Is your child having nightmares? Night time bad dreams are a very common problem in young children with up to twenty-five percent of kids experiencing them at least once a week. A child who experiences frequent nightmares may develop a fear of going to sleep at night as well as experience frequent awakenings and generalized anxiety. As a parent, it’s important to know how handle the problem of childhood nightmares so you can help your child take the fear out of these scary night time experiences. Here are some suggestions on how to handle childhood nightmares:
How to stop nightmares: Design your child’s sleep area
If your child is afraid to sleep at night due to the fear of having a nightmare, make his or her sleep area as peaceful and comfortable as possible. Simple things like providing your child with a small night light or leaving the bedroom door open can go a long ways towards allaying your child’s fears. You may also want to consider playing some soft music in the background at bedtime to help calm your child before he falls asleep.
How to stop nightmares: Discuss anything that might be troubling your child
Sometimes childhood nightmares can be precipitated by underlying anxiety or stressors in your child’s life. Spend some time talking to your child and determine whether there are underlying issues bothering him. Consider any changes that have occurred in your child’s life recently. Did he start school or pre-school? Maybe he’s having a problem adjusting to the new environment. Has there been family related stress that could be affected your child? If so, these issues need to be discussed with your child.
How to stop nightmares: Consider your child’s medications
Has your child been placed on a new medication recently? There are a variety of medications that can cause vivid dreams and nightmares. If your child is having nightmares, this is a good time to review your child’s medications with his doctor. Also keep in mind that caffeine is a stimulant drug that can contribute to scary dreams. Reassess how much soft drinks your child is drinking on a daily basis as well as his chocolate consumption. Sometimes discontinuing all caffeine can reduce the incidence of nightmares.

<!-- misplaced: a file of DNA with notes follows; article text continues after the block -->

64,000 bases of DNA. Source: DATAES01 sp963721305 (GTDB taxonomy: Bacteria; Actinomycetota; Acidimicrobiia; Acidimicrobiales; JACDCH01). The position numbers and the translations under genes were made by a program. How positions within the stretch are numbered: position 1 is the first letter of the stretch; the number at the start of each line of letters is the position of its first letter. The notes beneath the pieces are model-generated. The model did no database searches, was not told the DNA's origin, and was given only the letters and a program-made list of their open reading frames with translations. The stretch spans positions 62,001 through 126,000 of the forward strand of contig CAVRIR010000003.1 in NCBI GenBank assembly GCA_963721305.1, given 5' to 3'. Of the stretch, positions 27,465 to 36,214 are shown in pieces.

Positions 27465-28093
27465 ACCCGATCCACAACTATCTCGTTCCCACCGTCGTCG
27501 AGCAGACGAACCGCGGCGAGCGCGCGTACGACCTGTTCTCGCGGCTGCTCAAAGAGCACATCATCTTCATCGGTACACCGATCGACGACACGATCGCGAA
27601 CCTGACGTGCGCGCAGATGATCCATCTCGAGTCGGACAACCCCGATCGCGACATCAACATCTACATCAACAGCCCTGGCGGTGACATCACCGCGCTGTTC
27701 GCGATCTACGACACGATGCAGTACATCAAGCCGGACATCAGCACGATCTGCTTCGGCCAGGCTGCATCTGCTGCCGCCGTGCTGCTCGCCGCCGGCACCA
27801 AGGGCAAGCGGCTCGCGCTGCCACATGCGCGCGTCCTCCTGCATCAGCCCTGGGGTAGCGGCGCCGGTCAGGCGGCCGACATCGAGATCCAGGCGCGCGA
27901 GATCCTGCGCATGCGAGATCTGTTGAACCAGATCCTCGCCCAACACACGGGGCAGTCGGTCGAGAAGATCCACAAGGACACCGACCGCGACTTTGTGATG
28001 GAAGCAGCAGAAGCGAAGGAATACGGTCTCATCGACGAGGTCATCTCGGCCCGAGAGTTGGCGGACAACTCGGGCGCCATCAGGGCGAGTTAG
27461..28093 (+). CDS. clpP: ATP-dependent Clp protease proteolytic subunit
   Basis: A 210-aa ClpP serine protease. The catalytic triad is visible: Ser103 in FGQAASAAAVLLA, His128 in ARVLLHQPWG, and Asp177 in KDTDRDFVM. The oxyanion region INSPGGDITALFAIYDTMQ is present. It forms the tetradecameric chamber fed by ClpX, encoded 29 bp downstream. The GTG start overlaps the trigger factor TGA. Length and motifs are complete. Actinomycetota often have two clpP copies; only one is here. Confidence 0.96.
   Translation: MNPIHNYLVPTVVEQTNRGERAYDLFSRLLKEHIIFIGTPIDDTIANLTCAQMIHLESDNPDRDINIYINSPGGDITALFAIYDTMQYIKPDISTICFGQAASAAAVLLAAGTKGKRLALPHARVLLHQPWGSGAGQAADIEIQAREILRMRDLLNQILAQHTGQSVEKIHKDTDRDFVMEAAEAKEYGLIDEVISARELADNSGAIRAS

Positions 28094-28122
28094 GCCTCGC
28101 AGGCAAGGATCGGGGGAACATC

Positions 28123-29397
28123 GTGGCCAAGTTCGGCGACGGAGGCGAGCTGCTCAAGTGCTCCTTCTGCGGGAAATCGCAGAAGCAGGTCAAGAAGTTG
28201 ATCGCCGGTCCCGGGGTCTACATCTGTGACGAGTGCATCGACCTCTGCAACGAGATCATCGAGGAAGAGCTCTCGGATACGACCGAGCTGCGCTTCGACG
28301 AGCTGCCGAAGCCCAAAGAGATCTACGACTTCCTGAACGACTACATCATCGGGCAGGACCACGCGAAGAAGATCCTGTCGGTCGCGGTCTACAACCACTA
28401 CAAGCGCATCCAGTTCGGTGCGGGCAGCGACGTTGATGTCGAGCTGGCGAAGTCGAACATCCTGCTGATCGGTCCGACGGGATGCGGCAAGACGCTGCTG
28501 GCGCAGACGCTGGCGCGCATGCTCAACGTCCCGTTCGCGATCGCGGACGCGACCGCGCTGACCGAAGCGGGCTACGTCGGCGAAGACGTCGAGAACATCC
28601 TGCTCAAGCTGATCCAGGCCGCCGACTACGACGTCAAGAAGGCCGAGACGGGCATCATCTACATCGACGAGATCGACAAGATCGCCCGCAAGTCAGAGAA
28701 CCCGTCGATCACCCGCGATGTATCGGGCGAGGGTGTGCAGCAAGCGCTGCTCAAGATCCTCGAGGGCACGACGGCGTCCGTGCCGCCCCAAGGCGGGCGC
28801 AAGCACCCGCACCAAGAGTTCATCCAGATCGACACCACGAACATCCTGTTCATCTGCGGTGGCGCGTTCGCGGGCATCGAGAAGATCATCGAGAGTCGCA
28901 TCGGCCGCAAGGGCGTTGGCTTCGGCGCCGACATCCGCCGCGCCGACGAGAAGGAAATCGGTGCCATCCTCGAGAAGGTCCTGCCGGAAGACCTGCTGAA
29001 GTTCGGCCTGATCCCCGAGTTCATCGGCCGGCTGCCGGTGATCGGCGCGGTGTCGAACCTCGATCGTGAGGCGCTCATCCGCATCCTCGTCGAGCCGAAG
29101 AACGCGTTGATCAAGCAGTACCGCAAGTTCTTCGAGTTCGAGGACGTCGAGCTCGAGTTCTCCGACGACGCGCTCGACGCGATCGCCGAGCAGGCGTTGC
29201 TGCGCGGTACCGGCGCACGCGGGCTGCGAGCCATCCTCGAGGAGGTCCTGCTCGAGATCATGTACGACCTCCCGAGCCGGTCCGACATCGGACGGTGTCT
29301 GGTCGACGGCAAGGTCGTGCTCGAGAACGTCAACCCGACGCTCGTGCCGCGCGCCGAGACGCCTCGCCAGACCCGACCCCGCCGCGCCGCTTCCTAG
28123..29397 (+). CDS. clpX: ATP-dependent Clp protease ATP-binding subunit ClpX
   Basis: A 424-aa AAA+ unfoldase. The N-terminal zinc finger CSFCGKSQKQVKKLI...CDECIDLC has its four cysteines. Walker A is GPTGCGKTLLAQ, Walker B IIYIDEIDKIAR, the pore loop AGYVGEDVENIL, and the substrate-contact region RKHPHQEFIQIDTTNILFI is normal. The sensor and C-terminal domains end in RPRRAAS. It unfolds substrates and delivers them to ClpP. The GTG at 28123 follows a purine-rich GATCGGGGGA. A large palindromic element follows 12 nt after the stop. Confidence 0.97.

How to stop nightmares: Consider your child’s diet
A diet high in sugars and simple carbohydrates particularly when eaten before bedtime can contribute to childhood nightmares. The best bedtime snack to promote healthy sleep patterns is a glass of warm milk without added sugar or chocolate. Limit your chlid’s consumption of carbohydrate rich foods, particularly within a few hours of bedtime.
How to stop nightmares: Allow your child to talk about his fears
If your child awakens from sleep with a nightmare, allow him to talk about what scared him without being overly indulgent. The simple act of expressing his fears can be enough to loosen the hold the bad dream has on him. Emphasize that what he experienced was only a dream and the bad characters have no ability to harm him.
Childhood nightmares generally clear up as your child gets older. Until then, making your child’s sleeping environment as comfortable as possible and encouraging him to talk about his dreams can help to reduce the impact of childhood nightmares.